There isn’t too much to say about Piranha 3DD, the sequel to 2010’s surprisingly fab Piranha 3D. The first film was profoundly stupid, crass and cheesy. Some might say its charm was that it was knowingly all those things, but plenty of films know they’re being lowbrow and campy. That doesn’t make them good. Director Alexandre Aja managed to hit an unexpected verve of silly brilliance with Piranha 3D. It just worked. It was fun. But it is only fair to note that the bar was set rather low for Aja. The potential to catch us off guard was there. Which isn’t great news for Piranha 3DD, which has to work with less money and less stars, but significantly higher expectations too. You aren’t expecting 3DD to be a film of any artistic quality or integrity. You just want to know if it is as much audacious, barefaced (and bare-boobed) fun as the first film. No. But if there is to be a Piranha 3D franchise, it is a worthy enough lead off, I suppose.

It is a year after our nasty prehistoric piranhas devoured spring break on Lake Victoria. The lake was left uninhabitable and the touristy town has been abandoned. But, wouldn’t you know it, the piranhas have managed to find there way into another nearby lake, where Maddy (Danielle Panabaker), a marine biology student, co-owns a water park with her lecherous step-father Chet (David Koechner). Without Maddy’s permission, Chet has added an adult-themed section to the water park with “water-certified strippers” as employees, and renamed the park “Big Wet.” Maddy also finds out that Chet has built an illegal water intake system to avoid paying water processing fees. I think you can see where this is going. He’s getting water from the new lake full of piranhas. And those piranhas attack Big Wet’s opening day.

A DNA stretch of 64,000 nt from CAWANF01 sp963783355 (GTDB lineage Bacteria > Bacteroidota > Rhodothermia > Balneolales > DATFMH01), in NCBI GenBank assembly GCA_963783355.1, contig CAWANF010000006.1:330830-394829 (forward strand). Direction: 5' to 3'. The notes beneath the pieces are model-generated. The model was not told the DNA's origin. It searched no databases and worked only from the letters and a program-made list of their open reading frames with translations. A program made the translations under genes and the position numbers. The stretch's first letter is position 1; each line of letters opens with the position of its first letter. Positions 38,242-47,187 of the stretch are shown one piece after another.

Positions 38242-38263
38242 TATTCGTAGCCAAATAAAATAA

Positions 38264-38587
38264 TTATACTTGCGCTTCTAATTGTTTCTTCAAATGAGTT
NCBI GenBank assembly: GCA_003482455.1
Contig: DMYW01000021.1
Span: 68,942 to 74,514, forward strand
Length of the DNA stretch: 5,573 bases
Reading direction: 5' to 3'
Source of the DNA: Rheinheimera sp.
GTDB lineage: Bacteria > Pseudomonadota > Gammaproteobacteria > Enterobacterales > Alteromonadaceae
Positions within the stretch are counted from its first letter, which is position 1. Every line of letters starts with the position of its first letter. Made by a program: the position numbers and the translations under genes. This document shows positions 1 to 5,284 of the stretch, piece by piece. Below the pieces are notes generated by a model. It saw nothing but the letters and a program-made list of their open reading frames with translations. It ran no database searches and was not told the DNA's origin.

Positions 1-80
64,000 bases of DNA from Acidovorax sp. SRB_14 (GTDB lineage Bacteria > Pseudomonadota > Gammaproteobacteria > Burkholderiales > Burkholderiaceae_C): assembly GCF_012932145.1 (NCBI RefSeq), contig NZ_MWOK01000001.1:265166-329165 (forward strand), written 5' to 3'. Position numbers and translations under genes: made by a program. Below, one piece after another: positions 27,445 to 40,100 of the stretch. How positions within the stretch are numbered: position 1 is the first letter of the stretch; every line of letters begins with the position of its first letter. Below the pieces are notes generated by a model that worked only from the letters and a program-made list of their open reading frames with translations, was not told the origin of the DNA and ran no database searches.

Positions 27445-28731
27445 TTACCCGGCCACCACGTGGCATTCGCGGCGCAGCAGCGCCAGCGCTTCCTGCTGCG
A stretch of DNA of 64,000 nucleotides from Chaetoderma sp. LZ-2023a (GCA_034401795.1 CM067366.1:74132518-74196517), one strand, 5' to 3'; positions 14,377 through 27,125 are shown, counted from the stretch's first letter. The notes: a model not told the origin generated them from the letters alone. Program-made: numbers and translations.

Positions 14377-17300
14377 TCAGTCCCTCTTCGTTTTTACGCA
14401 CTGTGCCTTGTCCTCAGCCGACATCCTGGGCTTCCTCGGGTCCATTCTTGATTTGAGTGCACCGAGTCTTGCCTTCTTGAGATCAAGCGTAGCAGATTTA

Piranha 3DD was directed by John Gulager, who made the delightfully gooey Feast trilogy, and he is an ideal man for this sort of film. Like Aja, you can sense that he is enjoying himself. And instead of drawing inspiration from the original Piranha II (James Cameron’s first film), I love that Gulager and his team decided to keep in mind that Joe Dante’s Piranha was a Jaws parody. So Gulager made 3DD a low-rent send-up of Jaws 3D, with a junky water park replacing Sea World. On a scene-by-scene basis, 3DD sorta works. It even has some nice bits. I enjoyed seeing Gary Busey and Clu Gulager (John’s father) as two rubes searching for their missing cow in a swamp. I always enjoy seeing Christopher Lloyd. David Hasselhoff actually manages to wring some more juice out of the dried-up schtick of parodying his Baywatch persona (partially because there is also a hint of drunk-cheeseburger-on-a-hotel-room-floor Hasselhoff parody in there too). And Gulager puts his own stamp on Piranha 3D‘s penis mutilation gag. Let’s just say this one involves Katrina Bowden’s vagina. All things considered, the film delivers on the T&A and mayhem. Its failure is on an overall story level.